Remote sensing
Data acquisition
Image processing
  Colour composites
  Geometric corrections
  Radiometric corrections
  Contrast enhancement
  Filtering
  Classification
  Visual interpretation
  Post-classification
  Indices
  Principal Component Analysis
  Combination of images
  Geospatial maps
  Combination of images and other data: DEM and DTM
Radar
GIS
 
Filtering
 
Filtering is an operation designed to improve images’ readability and/or to extract certain information from them. The principle of the various filters is to modify the numerical value of each pixel as a function of the neighbouring pixels’ values. For example, if the value of each pixel is replaced by the average of its value and those of its eight neighbours the image is smoothed, that is to say, the finer details disappear and the image appears fuzzier. In ‘mobile window filtering’ the programme computes for a given pixel the sum of the products of the neighbouring pixels’ values multiplied by coefficients given in a table of coefficients, then repeats the operation for the next pixel and so on.


For example, the filtered value of the pixel located at E5 is
(9*1/9) + (5*1/9) + (5*1/9) + (9*1/9) + (5*1/9) + (5*1/9) + (5*1/9) + (5*1/9) + (5*1/9) = 5.89, rounded up to 6.

This same mobile window has been applied to the three bands (red, green and blue) of the image on the left. The filtered result (to the right of the original) shows that many fine details (strands of hair, parts of the eyelashes, etc.) have disappeared and the image itself appears more blurred. This type of filtering, which eliminates small details, i.e., ones with high spatial frequencies, is also called ‘low pass filtering’.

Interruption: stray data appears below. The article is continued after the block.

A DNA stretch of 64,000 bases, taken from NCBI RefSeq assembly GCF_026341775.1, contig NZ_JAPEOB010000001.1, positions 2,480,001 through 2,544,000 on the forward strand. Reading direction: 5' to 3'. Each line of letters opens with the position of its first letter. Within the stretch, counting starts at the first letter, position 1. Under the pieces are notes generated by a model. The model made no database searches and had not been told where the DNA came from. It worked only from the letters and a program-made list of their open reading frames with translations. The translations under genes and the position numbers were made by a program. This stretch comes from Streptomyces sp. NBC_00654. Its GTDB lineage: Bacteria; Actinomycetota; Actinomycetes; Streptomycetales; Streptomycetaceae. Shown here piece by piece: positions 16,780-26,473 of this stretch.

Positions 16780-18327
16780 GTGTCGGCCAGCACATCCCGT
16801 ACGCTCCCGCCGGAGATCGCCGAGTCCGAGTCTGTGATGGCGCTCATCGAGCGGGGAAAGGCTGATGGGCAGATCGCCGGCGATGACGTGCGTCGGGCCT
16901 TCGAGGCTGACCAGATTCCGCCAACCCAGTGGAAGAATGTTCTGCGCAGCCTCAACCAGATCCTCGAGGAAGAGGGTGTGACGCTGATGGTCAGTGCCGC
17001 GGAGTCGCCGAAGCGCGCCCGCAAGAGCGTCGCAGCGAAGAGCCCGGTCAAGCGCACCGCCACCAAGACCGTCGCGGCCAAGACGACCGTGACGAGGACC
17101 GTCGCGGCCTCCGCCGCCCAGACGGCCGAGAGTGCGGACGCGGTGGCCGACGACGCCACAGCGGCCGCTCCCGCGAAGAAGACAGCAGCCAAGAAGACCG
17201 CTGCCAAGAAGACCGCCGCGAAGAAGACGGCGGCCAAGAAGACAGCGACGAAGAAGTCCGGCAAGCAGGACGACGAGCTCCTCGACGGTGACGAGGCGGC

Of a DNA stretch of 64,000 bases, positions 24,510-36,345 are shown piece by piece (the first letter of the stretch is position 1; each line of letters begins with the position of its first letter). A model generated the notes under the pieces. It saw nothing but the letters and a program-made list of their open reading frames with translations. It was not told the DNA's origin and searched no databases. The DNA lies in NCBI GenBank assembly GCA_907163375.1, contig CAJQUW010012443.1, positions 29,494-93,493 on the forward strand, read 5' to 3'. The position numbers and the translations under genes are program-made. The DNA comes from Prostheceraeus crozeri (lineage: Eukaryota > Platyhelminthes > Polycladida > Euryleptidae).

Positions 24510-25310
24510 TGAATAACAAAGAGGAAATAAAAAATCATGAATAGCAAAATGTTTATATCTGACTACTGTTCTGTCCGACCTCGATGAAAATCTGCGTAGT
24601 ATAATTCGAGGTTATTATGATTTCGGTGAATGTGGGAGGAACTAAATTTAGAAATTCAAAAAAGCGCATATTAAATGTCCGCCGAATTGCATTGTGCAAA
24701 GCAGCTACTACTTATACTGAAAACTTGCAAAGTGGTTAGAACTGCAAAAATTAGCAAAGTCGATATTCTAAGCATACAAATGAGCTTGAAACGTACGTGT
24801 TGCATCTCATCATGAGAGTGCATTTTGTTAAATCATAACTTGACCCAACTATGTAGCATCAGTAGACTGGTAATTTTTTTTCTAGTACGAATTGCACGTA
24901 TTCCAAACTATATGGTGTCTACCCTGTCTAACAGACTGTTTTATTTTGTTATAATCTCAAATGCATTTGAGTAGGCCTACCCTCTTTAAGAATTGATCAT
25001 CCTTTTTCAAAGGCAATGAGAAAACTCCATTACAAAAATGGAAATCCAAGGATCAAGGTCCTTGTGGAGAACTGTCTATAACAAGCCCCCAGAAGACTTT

The mobile window’s coefficients can also be adjusted to create filters that reveal specific directions in the image.

So, the values used in filter A enhance (in dark grey) the vertical boundaries seen in the image, whereas filter B enhances the horizontal ones. These effects are particularly noticeable at the edges of the eye’s iris.

 

Filters can also be used to reinforce the perception of an image’s sharpness. In the following example of a panchromatic (10m pixels) SPOT image of Brussels, the original image (to the left) was improved by applying a filter to enhance local contrast. The right-hand image clearly looks sharper, even though the processing did not actually add any information.